“SUBSTANTIAL NEW QUESTION OF PATENTABILITY” DETERMINED BY EXAMINER’S PERCEPTION OF PRIOR ART OF ART, BOARD FINDS IN TODAY’S SAMSUNG CASE
Scott Daniels | April 7, 2011
Since last June, the PTO Board of Appeals has had jurisdiction to consider whether the original grant of ex parte reexamination was correct. Thus, when the patentee appeals a final rejection to the Board, it may also challenge the Examiner’s original determination that the reexamination request raised a “substantial new question of patentability” (SNQ).
Today’s Board decision in Ex parte Samsung Electro-Mechanics Co., Ltd. (90/008,993) addressed the interesting question of how to determine whether issue raised in a request is “new.” Samsung’s patent claimed an image module, including an automatic focusing feature for lens adjustment in digital cameras. The request asserted two potential SNQs. In the second, the requester asserted that the patent claims were obvious over two references identified as “APA” and “JP ‘405.” Agreeing that an SNQ had been raised, the examiner granted reexamination, and later issued a final rejection of the claims based on that prior art.
On appeal to the Board, Samsung argued, inter alia, that reexamination should not have been granted because no new SNQ was raised in the request and because the request failed to “include a detailed explanation of the pertinency” of the cited references to the patent claims. Samsung acknowledged that JP ‘405 had not been before the examiner in the original prosecution, but argued that it did “not disclose any feature relevant to the issued claims [of the patent] that is not already disclosed in” the Takishima reference that was before the original examiner.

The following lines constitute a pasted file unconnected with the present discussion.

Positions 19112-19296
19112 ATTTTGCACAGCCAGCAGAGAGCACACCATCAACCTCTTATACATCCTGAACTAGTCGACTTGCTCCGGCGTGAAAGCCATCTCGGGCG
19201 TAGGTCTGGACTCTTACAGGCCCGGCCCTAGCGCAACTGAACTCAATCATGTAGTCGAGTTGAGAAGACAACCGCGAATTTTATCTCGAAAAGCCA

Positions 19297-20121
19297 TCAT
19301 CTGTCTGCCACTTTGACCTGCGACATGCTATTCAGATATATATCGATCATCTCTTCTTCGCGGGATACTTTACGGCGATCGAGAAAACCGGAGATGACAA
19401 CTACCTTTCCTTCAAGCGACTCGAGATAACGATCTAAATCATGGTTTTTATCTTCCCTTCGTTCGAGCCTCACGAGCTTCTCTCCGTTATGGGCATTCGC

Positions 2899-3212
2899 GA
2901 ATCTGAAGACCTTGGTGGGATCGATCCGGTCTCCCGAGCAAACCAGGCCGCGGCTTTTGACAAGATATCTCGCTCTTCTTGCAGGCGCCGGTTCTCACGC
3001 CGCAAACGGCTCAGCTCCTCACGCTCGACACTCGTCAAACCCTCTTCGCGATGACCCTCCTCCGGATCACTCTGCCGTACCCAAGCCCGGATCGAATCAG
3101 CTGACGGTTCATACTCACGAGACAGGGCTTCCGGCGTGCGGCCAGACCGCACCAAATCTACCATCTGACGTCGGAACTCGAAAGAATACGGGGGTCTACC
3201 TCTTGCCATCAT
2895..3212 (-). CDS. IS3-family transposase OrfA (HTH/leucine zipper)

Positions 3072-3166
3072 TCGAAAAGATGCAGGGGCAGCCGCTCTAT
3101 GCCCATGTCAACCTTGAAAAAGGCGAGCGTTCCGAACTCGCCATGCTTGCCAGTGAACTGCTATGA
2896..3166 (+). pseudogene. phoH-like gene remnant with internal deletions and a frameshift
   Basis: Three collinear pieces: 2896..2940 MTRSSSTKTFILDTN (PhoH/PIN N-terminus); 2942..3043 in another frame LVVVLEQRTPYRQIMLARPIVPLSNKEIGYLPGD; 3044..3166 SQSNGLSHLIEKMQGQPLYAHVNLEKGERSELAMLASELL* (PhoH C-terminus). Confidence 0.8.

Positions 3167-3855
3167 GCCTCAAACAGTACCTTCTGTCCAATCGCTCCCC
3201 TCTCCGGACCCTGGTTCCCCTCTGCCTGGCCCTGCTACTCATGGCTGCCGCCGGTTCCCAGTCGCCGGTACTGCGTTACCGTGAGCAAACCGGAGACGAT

The Board disagreed, citing the Notice of Allowance in which the examiner stated that he had allowed the original application because none of the art of record disclosed the “claimed feature of an elastic means for supplying current to a driving coil of the lens blade” (emphasis added). The Board explained that whether Takishima actually disclosed this claimed “elastic means” is irrelevant in this case. The examiner’s “perceived missing feature in the prior art was a main reason for allowing issuance of the ‘047 patent, whether or not Takishima actually fails to disclose the claimed manner of supplying current to the driving coil.” (Emphasis added). The Board added that, “for the purposes of resolving the issue of whether a substantial new question of patentability was raised in the Request, Takishima is irrebuttably presumed as failing to describe an elastic means for supplying current to a driving coil.” (Emphasis added). Thus, the original examiner’s perception of the art of record, not the actual disclosure of that art, determined whether reexamination had been properly granted.
With respect to Samsung’s argument that the request failed to “include a detailed explanation of the pertinency” of the cited references, the Board said simply that such explanation is required by the PTO Rules, but is not an appealable issue.
Finally, in the main portion of its appeal, Samsung argued that, regardless of whether an SNQ had been raised by the request, its claims were not obvious over the prior art. The Board disagreed and affirmed the rejection.